The ICC reduces impunity by punishing the perpetrators and giving victims a chance to attend judicial proceedings and apply for reparations. These are crucial progressive features in the proceedings of the ICC which empower victims and draw closer the retributive and restorative justice. The creation of the Trust Fund for Victims is a relative innovation of the Rome Statute system mandated to implement court ordered reparations and provide aid to victims and their families regardless of the judicial decisions. Today, over 80, 000 beneficiaries of the program are assisted by both national and international partners of the program. The aim of the program is to respond to essential needs of the victimized individuals by empowering them to regain their places in the society and reconstruct sustainable livelihoods. The trust fund is recognized for its visibility presence on the nexus between development and justice.
The Rome Statute created both a court and an international legal system comprising of the ICC and national jurisdiction to every state party. The system has obligated every state the responsibility of investigating and prosecuting Rome Statute Crimes. National stakeholders of the Rome Statutes have been repeatedly stressed by the Assembly of States Parties to the Rome Statute to implement the statute and strengthen the national jurisdictions capacity. The assembly has also considered possible ways of achieving these goals. For instance, the 2013 discussions on the issue under complementarity, Rome Statute concept was multiplied into various forums among numerous stakeholders like the United Nations, civil society and other interested states. The assembly stands on the ground that without the rule of law, impunity will reign forever. Through the punishment of international legal norms violations and promotion of adherence to the norms, the wider Rome Statute system in conjunction with the ICC play a crucial role in advancing the rule of law hence reduction of impunity. The norm concerns of Rome Statute like preventing crimes that threaten peace, security and well-being of humans is in line with this critical role. The court works hard to avoid acts and omissions which are likely to fall under the jurisdiction. The acts are destructive and heinous that every effort is made by the court to avoid them. The court is also responsible for past accountability which is likely to come up in future. For instance, if impunity is unaddressed, it will lay a fertile ground for conflicts to recur and violence to repeat in future.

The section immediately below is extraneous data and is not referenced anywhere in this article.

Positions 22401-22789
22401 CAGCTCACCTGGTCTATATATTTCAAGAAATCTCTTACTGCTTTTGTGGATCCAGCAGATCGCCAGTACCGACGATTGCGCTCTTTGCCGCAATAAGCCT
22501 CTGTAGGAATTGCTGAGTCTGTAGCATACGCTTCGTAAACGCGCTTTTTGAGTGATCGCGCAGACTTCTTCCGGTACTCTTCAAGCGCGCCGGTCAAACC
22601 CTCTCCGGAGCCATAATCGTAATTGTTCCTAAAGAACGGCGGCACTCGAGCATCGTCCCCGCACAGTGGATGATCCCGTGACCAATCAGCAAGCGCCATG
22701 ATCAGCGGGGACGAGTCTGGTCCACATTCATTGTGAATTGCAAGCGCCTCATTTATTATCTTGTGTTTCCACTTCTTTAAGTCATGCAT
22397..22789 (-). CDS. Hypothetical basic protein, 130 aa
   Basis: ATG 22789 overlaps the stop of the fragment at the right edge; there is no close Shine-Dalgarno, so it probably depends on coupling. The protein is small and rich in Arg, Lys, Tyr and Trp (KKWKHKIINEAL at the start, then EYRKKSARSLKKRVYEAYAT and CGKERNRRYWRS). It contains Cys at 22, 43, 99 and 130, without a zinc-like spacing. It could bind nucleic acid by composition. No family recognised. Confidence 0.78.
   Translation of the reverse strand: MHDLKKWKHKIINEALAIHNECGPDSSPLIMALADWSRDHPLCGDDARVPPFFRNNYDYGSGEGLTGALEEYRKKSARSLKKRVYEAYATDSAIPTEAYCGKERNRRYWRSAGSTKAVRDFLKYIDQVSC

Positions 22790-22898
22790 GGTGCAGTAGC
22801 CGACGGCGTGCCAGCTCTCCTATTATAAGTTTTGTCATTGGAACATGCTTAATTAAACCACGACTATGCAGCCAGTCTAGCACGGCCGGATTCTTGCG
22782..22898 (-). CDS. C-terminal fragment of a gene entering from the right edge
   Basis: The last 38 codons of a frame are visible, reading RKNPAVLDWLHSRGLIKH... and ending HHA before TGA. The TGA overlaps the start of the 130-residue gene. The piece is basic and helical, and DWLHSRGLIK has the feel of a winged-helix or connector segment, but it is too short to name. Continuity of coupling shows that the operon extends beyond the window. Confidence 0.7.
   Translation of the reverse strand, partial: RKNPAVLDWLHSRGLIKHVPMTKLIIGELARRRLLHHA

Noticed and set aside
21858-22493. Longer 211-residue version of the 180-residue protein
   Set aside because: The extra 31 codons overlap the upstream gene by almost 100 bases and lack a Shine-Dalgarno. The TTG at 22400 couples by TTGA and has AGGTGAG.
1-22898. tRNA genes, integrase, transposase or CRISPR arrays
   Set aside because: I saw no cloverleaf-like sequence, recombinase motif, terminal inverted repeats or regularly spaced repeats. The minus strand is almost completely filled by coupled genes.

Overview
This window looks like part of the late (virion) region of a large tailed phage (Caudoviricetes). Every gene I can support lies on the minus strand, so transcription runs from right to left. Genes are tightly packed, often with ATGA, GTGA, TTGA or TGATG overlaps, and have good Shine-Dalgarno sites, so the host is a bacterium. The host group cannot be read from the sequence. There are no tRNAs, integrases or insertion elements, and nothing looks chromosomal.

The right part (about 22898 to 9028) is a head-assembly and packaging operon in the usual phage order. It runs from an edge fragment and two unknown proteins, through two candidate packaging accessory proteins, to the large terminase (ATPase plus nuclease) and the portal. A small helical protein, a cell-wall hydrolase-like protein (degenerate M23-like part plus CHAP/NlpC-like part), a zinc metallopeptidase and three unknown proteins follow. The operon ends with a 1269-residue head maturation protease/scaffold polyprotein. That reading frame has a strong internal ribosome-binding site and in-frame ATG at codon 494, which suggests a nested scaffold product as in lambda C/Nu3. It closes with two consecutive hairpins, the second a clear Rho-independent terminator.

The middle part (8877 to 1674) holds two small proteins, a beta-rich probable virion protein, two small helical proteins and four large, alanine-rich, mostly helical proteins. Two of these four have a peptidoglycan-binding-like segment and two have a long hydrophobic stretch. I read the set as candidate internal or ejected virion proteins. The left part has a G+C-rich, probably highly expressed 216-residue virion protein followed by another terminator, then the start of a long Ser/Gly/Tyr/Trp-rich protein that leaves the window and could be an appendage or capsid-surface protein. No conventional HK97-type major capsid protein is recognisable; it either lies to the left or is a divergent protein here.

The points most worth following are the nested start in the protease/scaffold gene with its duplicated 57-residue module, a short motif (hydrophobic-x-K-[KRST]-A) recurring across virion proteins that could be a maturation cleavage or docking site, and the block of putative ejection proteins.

The ICC requires maximum cooperation and support from stakeholder states to perform its mandate effectively. For instance, the ICC does not have police force of its own; it requires the states' cooperation to enforce its orders. It relies entirely on states to execute its arrest warrants. The international community has on several occasions declared its anticipation to end gravest crimes. The concrete was to affect this objective is cooperating with the ICC.
Despite this fact, several suspects subjected to the ICC arrest warrants have evaded the arrest successfully for a long period. These suspects have defied the international community's attempts to ascertain the rule of law at international level. The political will to bring these people to justice is important. The arrival of the permanent international court to prosecute severe crimes encourages and empowers state jurisdictions to prevent impunity. Around 150 state parties to the Rome Statutes have fully endorsed the new justice paradigm which is centered on the ICC while more than 30 others have signed but not ratified the statute. The universality of Rome Statute aims at extending its legal protection to everyone in the world and increase equality of perpetrators before the law. The ICC and Rome Statute System's long term value is punishing perpetrators and preventing future crimes. The court has already presented evidence that it has contributed significantly to this regard. The court has already entered its second decade with a firm commitment of ending impunity and upholding the rule of law through the inspiration of common values of humanity shared by the court and the United Nations.
International Legal Theories
The international legal theories is a combination of theoretical and methodological approaches explaining and analyzing contents, formations and effectiveness of public international laws and institutions to suggest further improvements. Some approaches focused on the problem of forming international rules. This explains why some states voluntarily adopt international legal norms, which limit their freedom and action without world legislature. Others center on compliance question. This explains why states follow international norms without using coercive power to ensure compliance. Other policies of international law are policy oriented. They explain theoretical frameworks and instruments in detail to criticize the laid rules and suggest improvements on the rules. Some are based on domestic legal theory; others have been developed expressly to assess international laws while others are interdisciplinary.
Eclectic or Grotian Approach